It's Time for this Bumble Bee to Come Under Government Protection
The U.S. Fish and Wildlife Service believes a species of bumble bee – the rusty patched bumble bee – should be under federal protection under the Endangered Species Act.
It has finally come to this: The U.S. Fish and Wildlife Service believes a species of bumble bee –the rusty patched bumble bee – should be under federal protection under the Endangered Species Act.
The petition was filed September 22, 2016 by the U.S. Fish and Wildlife Service, which attributes the decline in its report to disease, pesticides, climate change, and habitat loss.
The rusty patched bumble bee can be identified by the red coloring on its abdomen. You may be able to spot the bee if you happen to live in the upper Midwest or Northeastern part of the United States. Then again the species has suffered a great decline in its population – 90% since 1990 – so maybe not so much.
“[The] Endangered Species Act safeguards are now the only way the bumble bee would have a fighting chance for survival,” Sarina Jepsen, of the Xerces Society for Invertebrate Conservation, told Reuters.
It’s no secret bees have been dying off at an alarming rate, suffering from colony collapse, a disease which causes a number of worker bees to abandon the hive. This decline is thought to be caused by pesticides, which some researchers believe impairs the bees’ behavior in some way.
Scientists have pointed the finger specifically at neonicotinoid pesticides, typically used in agriculture, causing a scientific debate to become slightly politicized. However, if nothing is done, America could be losing some valuable free labor. After all, bees are responsible for pollinating 75% of the fruits, nuts, and vegetables we eat.
"Honeybee pollination alone adds more than $15 billion in value to agricultural crops each year in the United States," the White House said.
Without pollinators, many flowering crops will require workers to go out into the field and manually induce pollination. To do this, you need to identify the male flowers, pluck them, and rub them up against the female flowers within a certain window of time during the day.
If these bees do fall into extinction, their absence will create quite a few job openings.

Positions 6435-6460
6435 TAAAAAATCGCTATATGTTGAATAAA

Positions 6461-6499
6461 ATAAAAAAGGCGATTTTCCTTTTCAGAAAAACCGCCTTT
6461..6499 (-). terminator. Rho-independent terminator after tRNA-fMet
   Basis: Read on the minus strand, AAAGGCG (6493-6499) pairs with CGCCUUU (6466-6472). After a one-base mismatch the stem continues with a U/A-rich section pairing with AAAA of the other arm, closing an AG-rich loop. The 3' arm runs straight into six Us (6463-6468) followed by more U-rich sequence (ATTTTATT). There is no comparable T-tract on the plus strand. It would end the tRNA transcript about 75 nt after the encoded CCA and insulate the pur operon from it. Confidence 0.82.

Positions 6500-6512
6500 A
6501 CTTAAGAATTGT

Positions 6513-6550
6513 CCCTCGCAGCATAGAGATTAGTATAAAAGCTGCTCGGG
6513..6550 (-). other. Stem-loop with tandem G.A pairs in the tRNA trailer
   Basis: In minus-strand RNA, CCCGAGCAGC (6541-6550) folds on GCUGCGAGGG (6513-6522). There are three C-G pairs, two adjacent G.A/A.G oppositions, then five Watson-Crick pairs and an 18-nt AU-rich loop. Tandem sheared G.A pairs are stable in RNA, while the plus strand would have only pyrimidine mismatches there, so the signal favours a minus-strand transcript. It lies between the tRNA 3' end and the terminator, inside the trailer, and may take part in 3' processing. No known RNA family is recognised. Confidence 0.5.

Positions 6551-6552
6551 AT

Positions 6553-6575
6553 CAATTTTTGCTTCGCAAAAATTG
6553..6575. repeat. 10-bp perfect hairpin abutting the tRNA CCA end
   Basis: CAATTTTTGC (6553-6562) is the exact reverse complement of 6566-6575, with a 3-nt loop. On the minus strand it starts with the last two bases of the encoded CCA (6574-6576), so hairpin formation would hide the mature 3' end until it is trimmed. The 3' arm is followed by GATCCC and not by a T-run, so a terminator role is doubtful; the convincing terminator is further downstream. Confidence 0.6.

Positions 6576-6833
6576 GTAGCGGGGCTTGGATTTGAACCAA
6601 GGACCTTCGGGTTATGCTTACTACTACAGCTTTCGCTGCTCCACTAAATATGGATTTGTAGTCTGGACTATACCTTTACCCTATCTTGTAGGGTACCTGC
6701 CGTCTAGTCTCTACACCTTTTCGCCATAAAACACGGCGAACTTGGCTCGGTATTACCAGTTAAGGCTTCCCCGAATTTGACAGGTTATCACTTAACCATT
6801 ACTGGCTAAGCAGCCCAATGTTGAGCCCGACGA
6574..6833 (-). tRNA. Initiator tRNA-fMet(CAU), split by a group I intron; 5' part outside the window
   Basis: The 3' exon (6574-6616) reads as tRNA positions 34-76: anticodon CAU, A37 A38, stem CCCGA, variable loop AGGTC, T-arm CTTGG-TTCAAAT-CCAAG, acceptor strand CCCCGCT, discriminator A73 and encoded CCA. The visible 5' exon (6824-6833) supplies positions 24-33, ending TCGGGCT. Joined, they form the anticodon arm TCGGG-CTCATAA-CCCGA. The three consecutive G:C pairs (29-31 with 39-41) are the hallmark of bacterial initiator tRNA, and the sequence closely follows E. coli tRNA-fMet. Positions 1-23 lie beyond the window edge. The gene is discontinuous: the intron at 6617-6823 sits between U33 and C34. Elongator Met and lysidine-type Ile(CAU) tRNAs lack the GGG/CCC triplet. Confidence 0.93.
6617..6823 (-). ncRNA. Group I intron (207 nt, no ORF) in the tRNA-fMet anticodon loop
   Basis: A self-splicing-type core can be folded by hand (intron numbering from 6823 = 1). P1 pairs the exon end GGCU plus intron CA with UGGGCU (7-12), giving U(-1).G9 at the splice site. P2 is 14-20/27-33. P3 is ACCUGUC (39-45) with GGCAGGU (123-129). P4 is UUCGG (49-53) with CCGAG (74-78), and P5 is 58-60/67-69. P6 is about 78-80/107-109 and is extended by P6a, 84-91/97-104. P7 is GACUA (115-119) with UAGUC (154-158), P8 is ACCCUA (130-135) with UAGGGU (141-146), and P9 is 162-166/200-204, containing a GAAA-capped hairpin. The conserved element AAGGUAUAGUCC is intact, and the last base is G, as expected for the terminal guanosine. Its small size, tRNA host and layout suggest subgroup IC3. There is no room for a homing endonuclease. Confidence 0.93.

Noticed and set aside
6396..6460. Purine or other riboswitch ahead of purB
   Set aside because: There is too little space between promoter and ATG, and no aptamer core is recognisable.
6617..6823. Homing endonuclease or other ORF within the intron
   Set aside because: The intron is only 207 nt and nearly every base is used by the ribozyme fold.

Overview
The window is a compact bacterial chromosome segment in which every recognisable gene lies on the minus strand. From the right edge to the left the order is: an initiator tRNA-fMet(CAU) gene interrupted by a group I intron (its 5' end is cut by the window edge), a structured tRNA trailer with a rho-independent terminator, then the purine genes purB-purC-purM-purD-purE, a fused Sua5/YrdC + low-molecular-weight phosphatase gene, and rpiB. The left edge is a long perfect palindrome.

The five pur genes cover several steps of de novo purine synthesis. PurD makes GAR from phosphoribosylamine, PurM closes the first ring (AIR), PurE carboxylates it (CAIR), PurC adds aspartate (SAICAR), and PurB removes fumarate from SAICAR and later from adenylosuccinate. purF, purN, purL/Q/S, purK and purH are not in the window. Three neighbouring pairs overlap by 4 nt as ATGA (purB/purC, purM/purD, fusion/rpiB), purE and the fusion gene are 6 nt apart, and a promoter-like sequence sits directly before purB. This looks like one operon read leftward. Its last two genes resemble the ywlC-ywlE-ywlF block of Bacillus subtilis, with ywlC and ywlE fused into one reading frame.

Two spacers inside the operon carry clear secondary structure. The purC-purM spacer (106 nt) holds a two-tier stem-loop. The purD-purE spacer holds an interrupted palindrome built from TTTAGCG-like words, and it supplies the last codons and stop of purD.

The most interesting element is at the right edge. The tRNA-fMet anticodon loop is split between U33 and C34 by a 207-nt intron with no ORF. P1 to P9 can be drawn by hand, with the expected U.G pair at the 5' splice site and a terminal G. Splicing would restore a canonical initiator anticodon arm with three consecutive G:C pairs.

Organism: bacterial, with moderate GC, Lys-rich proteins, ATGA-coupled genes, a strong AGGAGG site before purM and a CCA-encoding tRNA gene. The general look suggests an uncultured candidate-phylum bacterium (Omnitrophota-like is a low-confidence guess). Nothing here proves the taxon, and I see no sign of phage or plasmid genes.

Get to know the more eccentric side of bees here, with Jonathan Keats.
Lumina Foundation is partnering with Big Think to unearth the next large-scale, rapid innovation in post-high school education. Enter the competition here!
Good science is sometimes trumped by the craving for a "big splash."
- Scientists strive to earn credit from their peers, for grants from federal agencies, and so a lot of the decisions that they make are strategic in nature. They're encouraged to publish exciting new findings that demonstrate some new phenomenon that we have never seen before.
- This professional pressure can affect their decision-making — to get acclaim they may actually make science worse. That is, a scientist might commit fraud if he thinks he can get away with it or a scientist might rush a result out of the door even though it hasn't been completely verified in order to beat the competition.
- On top of the acclaim of their peers, scientists — with the increasing popularity of science journalism — are starting to be rewarded for doing things that the public is interested in. The good side of this is that the research is more likely to have a public impact, rather than be esoteric. The bad side? To make a "big splash" a scientist may push a study or article that doesn't exemplify good science.
Moans, groans, and gripes release stress hormones in the brain.
Could you give up complaining for a whole month? That's the crux of this interesting piece by Jessica Hullinger over at Fast Company. Hullinger explores the reasons why humans are so predisposed to griping and why, despite these predispositions, we should all try to complain less. As for no complaining for a month, that was the goal for people enrolled in the Complaint Restraint project.
Participants sought to go the entirety of February without so much as a moan, groan, or bellyache.
Two space agencies plan missions to deflect an asteroid.
- NASA and the European Space Agency (ESA) are working together on missions to a binary asteroid system.
- The DART and Hera missions will attempt to deflect and study the asteroid Didymoon.
- A planetary defense system is important in preventing large-scale catastrophes.
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